The true moral of the story is that we simply can’t see into the future and all the analytics in the world won’t able to measure things like guts and heart. So as the Knicks pin their hopes on Kevin Knox, it truly will be interesting to see how the career arcs of he and Porter compare.

As for why we would single out the Knicks and make the franchise’s decision to draft Knox over him a personal one, quite a few people in the know relayed the same information on the Knicks and Porter going back to their date at the NBA Draft Combine in Chicago in May—they loved each other.

Thereafter, there were reports that the Knicks were looking to move up in the draft, and Porter was on their minds. On Thursday night in Barclays Center, with the Knicks on the clock, their fans in attendance cheered for Porter, as they were hopeful that he would be selected to be the franchise’s next stud.

They were disappointed, and now, they’ll hope that Scott Perry’s decision to go with Knox ends up being the right one. It might be, just like Porzingis was the right pick over Mudiay, and it might not be, just like selecting Frank Ntilikina over Mitchell wasn’t.

Like it or not, though, the two young men will forever be linked, both in my mind and in the minds of plenty of other Knicks fans.

“That’s just motivation,” Knox said of the Knicks fans in attendance chanting Porter’s name.

“A lot of people want him to get to the Knicks, but I mean, it’s all good with me. I’m ready to get to work. I’m ready to get to work and ready to prove people in Summer League and prove people in the NBA.”

Knox’s experience on draft night was remarkably similar to that of Porzingis, and now, if you even so much as suggest trading the Latvian unicorn for a player such as Kyrie Irving, Knicks fans just might call for your head.

It’s strange how quickly things can change for you in New York City. At the end of the day, it comes down to working hard and earning the adoration of the faithful in Gotham City. Porzingis succeeded there, and there’s every reason to believe that Knox will, as well.

“They booed Porzingis (on draft night) and look where he is now,” the rookie remarked.

“They can chant Michael Porter all they want, but they got Kevin Knox, and I’m willing to work and I’m willing to get better.”

When asked, Knox would tell you that he and Jayson Tatum happen to have something in common. According to him, neither of the two really got an opportunity to show what they could do at the collegiate level.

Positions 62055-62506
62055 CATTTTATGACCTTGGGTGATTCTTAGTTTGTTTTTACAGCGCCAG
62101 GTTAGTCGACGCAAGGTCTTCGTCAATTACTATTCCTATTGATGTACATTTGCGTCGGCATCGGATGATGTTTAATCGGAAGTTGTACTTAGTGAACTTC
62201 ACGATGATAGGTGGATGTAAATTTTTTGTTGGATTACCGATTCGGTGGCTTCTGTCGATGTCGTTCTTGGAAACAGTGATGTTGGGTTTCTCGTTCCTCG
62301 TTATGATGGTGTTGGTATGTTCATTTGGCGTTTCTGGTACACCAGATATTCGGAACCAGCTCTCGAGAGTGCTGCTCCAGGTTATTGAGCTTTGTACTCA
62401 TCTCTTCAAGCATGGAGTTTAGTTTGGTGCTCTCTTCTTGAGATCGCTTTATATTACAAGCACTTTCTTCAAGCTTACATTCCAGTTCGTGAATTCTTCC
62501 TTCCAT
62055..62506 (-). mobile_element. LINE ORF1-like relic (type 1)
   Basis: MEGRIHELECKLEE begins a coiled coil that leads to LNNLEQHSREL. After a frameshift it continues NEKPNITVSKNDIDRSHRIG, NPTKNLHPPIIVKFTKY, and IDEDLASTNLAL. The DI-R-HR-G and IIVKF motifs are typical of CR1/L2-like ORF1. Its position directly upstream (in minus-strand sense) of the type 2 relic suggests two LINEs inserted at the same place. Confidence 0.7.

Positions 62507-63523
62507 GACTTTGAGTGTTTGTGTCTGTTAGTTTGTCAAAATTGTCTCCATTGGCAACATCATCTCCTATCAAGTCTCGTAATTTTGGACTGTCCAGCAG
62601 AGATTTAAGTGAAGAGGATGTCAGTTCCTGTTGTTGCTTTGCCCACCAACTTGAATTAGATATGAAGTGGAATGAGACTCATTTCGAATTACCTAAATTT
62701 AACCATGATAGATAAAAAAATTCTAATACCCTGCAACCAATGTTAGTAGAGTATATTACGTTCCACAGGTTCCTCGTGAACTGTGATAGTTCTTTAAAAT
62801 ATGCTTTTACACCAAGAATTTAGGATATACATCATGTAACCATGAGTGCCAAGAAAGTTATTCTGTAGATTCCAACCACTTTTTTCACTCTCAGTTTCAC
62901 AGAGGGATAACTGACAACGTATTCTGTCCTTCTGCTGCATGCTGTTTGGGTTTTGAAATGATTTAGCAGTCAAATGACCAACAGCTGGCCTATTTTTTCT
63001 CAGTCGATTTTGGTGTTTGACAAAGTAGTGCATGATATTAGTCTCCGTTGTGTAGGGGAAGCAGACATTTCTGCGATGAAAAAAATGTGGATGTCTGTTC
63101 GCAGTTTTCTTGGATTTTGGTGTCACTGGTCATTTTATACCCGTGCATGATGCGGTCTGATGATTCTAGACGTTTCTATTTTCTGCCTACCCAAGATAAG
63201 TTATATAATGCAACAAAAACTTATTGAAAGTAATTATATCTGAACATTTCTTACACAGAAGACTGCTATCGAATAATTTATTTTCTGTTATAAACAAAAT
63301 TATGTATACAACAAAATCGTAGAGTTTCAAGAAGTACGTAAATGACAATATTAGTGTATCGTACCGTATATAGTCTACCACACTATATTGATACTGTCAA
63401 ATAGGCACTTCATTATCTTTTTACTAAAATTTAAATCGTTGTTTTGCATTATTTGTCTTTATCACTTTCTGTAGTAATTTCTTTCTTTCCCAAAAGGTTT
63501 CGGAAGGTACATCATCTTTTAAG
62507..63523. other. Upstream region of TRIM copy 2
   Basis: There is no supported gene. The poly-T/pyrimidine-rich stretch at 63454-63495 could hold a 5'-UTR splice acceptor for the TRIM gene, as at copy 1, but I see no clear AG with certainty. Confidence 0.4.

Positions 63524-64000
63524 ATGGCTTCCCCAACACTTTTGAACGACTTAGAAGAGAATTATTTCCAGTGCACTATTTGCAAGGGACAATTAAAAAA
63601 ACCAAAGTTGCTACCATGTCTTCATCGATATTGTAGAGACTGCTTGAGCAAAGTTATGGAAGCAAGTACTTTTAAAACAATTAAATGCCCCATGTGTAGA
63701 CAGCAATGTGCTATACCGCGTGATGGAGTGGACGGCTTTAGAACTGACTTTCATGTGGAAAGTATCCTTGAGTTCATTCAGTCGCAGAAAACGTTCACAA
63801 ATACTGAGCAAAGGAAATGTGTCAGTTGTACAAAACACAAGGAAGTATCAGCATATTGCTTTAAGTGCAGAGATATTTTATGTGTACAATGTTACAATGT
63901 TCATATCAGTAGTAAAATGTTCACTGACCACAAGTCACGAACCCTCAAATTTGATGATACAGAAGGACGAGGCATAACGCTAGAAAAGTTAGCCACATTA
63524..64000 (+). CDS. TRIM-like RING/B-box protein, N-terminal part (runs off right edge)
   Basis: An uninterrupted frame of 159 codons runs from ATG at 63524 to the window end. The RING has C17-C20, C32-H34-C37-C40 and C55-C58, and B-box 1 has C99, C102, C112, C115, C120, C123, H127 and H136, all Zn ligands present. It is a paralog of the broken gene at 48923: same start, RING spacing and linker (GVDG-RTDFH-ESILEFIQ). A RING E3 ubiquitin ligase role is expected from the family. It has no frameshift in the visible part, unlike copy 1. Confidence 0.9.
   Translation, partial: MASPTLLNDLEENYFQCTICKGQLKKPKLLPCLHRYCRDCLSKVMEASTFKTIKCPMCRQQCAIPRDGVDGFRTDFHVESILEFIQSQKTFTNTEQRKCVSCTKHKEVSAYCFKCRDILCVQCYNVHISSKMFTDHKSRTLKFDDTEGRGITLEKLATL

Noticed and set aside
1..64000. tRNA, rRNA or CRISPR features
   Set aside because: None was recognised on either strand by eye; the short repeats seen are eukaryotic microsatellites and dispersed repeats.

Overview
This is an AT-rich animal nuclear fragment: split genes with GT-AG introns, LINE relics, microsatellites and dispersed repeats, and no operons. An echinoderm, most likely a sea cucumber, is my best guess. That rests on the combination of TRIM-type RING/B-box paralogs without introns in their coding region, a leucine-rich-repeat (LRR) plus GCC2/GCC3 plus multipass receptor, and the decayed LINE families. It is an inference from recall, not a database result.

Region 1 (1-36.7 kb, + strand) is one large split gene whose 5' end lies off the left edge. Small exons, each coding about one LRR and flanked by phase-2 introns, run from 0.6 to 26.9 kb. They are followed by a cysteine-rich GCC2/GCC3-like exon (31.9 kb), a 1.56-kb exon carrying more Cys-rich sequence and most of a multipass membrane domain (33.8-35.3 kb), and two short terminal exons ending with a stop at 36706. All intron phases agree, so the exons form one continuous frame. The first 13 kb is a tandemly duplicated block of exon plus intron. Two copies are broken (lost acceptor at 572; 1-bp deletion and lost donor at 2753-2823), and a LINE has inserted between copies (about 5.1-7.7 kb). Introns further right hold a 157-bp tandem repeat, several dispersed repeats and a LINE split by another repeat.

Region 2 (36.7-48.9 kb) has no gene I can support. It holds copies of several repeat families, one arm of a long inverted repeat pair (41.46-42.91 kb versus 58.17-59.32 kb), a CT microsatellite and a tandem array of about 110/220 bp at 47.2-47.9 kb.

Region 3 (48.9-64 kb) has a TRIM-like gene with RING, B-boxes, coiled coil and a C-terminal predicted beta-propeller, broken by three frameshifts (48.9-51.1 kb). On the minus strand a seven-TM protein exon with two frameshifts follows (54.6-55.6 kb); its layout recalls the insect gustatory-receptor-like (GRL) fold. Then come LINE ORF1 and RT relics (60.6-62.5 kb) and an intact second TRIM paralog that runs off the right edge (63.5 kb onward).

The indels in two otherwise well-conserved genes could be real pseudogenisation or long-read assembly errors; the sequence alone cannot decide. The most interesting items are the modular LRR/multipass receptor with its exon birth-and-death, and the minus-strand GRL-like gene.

With more opportunities and more repetitions, the sky truly is the limit for the 18-year-old.

“I think I can pretty much play all around the floor,” Knox said.

“I can handle the ball, pick-and-roll situations, make plays, make passes. I can stretch the floor, shoot the ball, get rebounds, push it coast to coast. So I think that versatility in the league is something that a lot of teams really need, and I think that’s something I can bring to the Knicks right now.”

Privately, to members of the Knicks organization, Knox has spoken highly of the spotlight that he’s bound to face in New York and believes that playing at Kentucky helped to prepare him for the type of demanding environment that he’ll be introduced to once the season gets underway in New York. And even without a bad back, the crushing expectations and heavy burden could cause a weaker minded player to crumble.

A FaceTime call with Porzingis on draft night went a long way toward giving the rookie the confidence that he’ll need to thrive in New York.

That the franchise’s pride and joy immediately reached out to his new running mate to congratulate him, welcome him to the team and give him some insight is a good sign. At the very least, it shows that Porzingis takes his responsibility as being the team’s lead man seriously.

At most, it could signal K.P.’s being pleased with the selection.

We’re about to embark upon the story of Kevin Knox. We’ve only seen the preamble.

You can’t judge a book by its cover, and you certainly can’t know how the final chapter will end based on what you’ve read in the first chapter. So no, the Knicks fans that wanted Michael Porter on their squad didn’t get their wish, but in the long run, they may end up being better for it.

Just like Kristaps Porzingis, Knox wasn’t received warmly by Knicks fans on draft night.

Hopefully, for the rookie, it’s not the last thing he and the beloved Porzingis will have in common.

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NBA Daily: Lessons From The 2018 NBA Draft

After a wild 2018 NBA Draft, here are four lessons and storylines worth watching over the next few years.

Ben Nadeau

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Now that the dust has settled on an unpredictable NBA Draft — what exactly have we learned? In amongst the unrelenting rumors, refused workouts and surprise reaches, there are a few key takeaways from Brooklyn. Of course, some of these are one-off instances, but others are definitely part of modern-day draft patterns. While draft night may sometimes seem like complete chaos or chance, each scenario on this rundown has been boiling over for weeks. Between passing on a talented prospect to letting an injured one slide, here are four important lessons from the 2018 NBA Draft.

Luka Dončić… Not The No. 1?

For months and months, it appeared as if Luka Dončić was poised to become the No. 1 overall pick in this draft. Even today, it’s hard to believe that somebody with Dončić’s age and resume wasn’t the top selection. In 2017-18 alone, the Slovenian took home EuroLeague MVP and Finals MVP plus ACB MVP, with championships in both leagues to boot — but here we are. Dončić averaged 14.1 points, 5.3 rebounds, 4.5 assists and 1.1 steals over just 25 minutes per game, quickly transforming into the most well-rounded overseas prospect of all-time. But as impressive as Dončić was throughout the spring, the potential ceilings of both DeAndre Ayton and Marvin Bagley III eventually won out.